A zoom that offers four focal lengths, but I’ll only realistically use for one of them, 24mm, doesn’t seem such good value.

It deserves another couple of outings, but my hopes of it being as big a surprise as my other two A series zooms are somewhat dashed.

Which 24mm (or wider) lenses have you tried, whether as a prime, or within a zoom? 

Let us know in the comments below.

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Five Way 50mm PK Showdown

Some weeks back I experimented with four M42 50mm lenses to see how they compared shooting the same scene at a range of apertures.

The results were, at least in part, quite unexpected, and the all round victor was the wonderful Asahi Super-Takumar 55/1.8.

Sony NEX 3N, Asahi Super-Takumar 55mm f/1.8 M42 lens

With that in mind, and with my 50mm lenses in Pentax K Mount multiplying like rabbits is springtime, I thought a similar showdown might be interesting, and helped me to thin the herd, or the, er “fluffle” if you’re reading in North Canada.

The Lenses

Auto Chinon 50mm f/.7. Very affordable, small, smooth, an overlooked genuine rival to the Pentax-M 50/1.7. Six aperture blades, min focus 0.45m.

SMC Pentax-A 50mm f/1.4. Far more expensive (2-3x) than the A or M 50/1.7. The most expensive PK 50mm I’ve ever bought. Eight aperture blades, min focus 0.45m. Smooth enough focus but plasticky aperture.

SMC Pentax-A 50mm f/1.7. Cheaper than the 50/1.4, generally a bit more than the M version, due to its additional program modes on compatible bodies. Six aperture blades, min focus 0.45m. Like its 50/1.4 sibling, a cheap feeling aperture ring (my example doesn’t go past f/8 either), but pretty smooth to focus.

SMC Pentax-M 50mm f/1.7. Optically like the A version, but more metal and as a result it feels much smoother in the aperture ring especially. Very classy. Six aperture blades, min focus 0.45m.

Ricoh Rikenon 50mm f/2Small, very light, simple full stop plastic aperture ring, very affordable and plentiful. Six aperture blades, min focus 0.6m

The Experiment

Simple, as before, one scene that I might typically photograph anyway (rather than a brick wall or newspaper taped to a wall!) at close focus with enough light in the background to create bokeh highlights.

Because the Rikenon only focuses to 0.6m, I chose that distance for all of the lenses, not measured, just going by the scale on the lenses.

I shot wide open, then full stops to f/8, as I hardly ever shoot beyond this. Oh and I used my ever reliable Sony NEX 3N plus PK > NEX adapter, shooting RAW at ISO400 then converting to JPEG in LightRoom, my usual set up.

The Results

The simplest conclusion is obvious – any of these are an excellent option for a 50mm prime lens, not just in Pentax K mount.

Trying to differentiate between the images, at my level of analysis and requirements, was very difficult.

In terms of colours and contrast and sharpness, there’s so little between all the lenses, they’re close to identical.

Where I did notice differences was in the bokeh. 

The Pentax-A 50/1.4, to my eyes creates prettier images at nearly all apertures than all of the others, because it has extra aperture blades that make the bokeh highlights rounder, less aggressive.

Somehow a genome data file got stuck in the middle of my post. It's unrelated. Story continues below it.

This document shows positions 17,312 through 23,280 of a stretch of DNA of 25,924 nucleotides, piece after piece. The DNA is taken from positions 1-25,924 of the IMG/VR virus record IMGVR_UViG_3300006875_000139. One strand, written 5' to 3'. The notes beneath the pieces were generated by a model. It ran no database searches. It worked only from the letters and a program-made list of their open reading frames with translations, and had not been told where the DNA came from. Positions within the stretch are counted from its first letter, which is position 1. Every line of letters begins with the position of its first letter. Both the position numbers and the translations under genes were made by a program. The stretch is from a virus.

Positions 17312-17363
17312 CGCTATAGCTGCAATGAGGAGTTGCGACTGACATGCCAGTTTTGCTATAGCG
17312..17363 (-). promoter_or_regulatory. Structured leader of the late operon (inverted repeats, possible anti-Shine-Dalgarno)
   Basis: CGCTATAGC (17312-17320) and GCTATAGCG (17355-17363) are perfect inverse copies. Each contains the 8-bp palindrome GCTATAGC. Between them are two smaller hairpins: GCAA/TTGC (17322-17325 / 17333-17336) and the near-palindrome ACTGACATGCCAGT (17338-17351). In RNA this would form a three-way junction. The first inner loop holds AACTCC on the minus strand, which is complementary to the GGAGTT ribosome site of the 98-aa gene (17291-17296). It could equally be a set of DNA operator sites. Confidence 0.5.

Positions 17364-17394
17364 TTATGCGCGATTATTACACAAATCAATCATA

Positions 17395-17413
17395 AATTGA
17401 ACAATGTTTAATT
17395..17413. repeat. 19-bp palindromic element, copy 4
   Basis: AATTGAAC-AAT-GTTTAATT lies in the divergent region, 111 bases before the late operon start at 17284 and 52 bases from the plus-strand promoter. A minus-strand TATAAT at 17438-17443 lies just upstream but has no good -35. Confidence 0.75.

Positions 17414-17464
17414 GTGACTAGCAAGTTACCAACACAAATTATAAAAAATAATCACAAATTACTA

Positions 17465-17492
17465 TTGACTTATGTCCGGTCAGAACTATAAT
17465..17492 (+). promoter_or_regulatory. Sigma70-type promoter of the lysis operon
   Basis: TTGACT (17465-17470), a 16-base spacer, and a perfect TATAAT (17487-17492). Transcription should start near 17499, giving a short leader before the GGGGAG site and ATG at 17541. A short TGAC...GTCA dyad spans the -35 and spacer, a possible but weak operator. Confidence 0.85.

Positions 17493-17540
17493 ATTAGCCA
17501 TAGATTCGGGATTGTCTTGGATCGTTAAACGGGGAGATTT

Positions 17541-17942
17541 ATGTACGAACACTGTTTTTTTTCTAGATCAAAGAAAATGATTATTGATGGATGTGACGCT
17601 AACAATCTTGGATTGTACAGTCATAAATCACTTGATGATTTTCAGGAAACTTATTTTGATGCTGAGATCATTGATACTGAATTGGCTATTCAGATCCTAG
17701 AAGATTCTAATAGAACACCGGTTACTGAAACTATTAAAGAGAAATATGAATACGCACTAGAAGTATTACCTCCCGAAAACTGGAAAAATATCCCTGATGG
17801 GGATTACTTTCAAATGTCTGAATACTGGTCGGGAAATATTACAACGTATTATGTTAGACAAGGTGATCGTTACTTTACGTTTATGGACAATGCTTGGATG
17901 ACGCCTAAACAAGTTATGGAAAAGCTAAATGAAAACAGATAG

The Pentax-M 50/1.7, A 50/1.7 and Auto Chinon 50/1.7 were virtually identical in every way, at all apertures tested.

If I mixed up the results I wouldn’t be able to tell you which lens took which picture. From this point on, there’s little point separating them in terms of optical performance.

At f/5.6 and f/8, the Rikenon 50/2 also was close to indistinguishable to the three above.

At wider apertures though, the Rikenon impressed more than the three 50/1.7s.

Though it also has six aperture blades, because its “only” f/2, at f/2 the bokeh highlights are perfectly circular whereas the others are starting to become hexagonal.

At f/4 this is becoming far more obvious, and in fact at this aperture the bokeh from the Rikenon is more appealing than the Pentax-A 50/1.4 too.

Pentax-A 50/1.7 @ f/4
Pentax-A 50/1.4 @ f/4
Ricoh Rikenon 50/2 @ f/4

So how do I rate five lenses that performed so equally? 

It simply comes down to the fine detail, of the lenses themselves, and of the image.

Images first.

Wider than f/4 there’s so little between them all there’s nothing to discuss. At f/4 though, where I probably shoot more than at any other aperture, the Pentax-A 50/1.4 and Rikenon 50/2 I like most, because of the much smoother and less invasive bokeh.

At f/5.6 and f/8, the Rikenon becomes as hexagonal as the three f/1.7s. At these apertures, the 50/1.4 gives the most pleasing results, and the most subtle bokeh.

Pentax-A 50/1.4 @ f/8
Pentax-M 50/1.7 @ f/8

So on the image front, overall it’s the Pentax-A 50/1.4 first, Rikenon 50/2 second, the three 50/1.7s joint third.

Let’s turn to the spec and feel of the lenses. 

All five are a pleasure to use, to an extent. In terms of luxury and smoothness of feel, the Pentax-M 50/1.7 is the winner. Joint second are the Auto Chinon and Rikenon, and joint last the two Pentax-As, with their disappointingly flaky plastic aperture rings.

Spec wise, there’s very little difference, again.

The obvious standout (or rather fall down) is the Rikenon with only 0.6m close focus compared to all of the others going down to 0.45m. If Ricoh had made this lens focus down to 0.45m it could be the overall winner here, amongst illustrious company.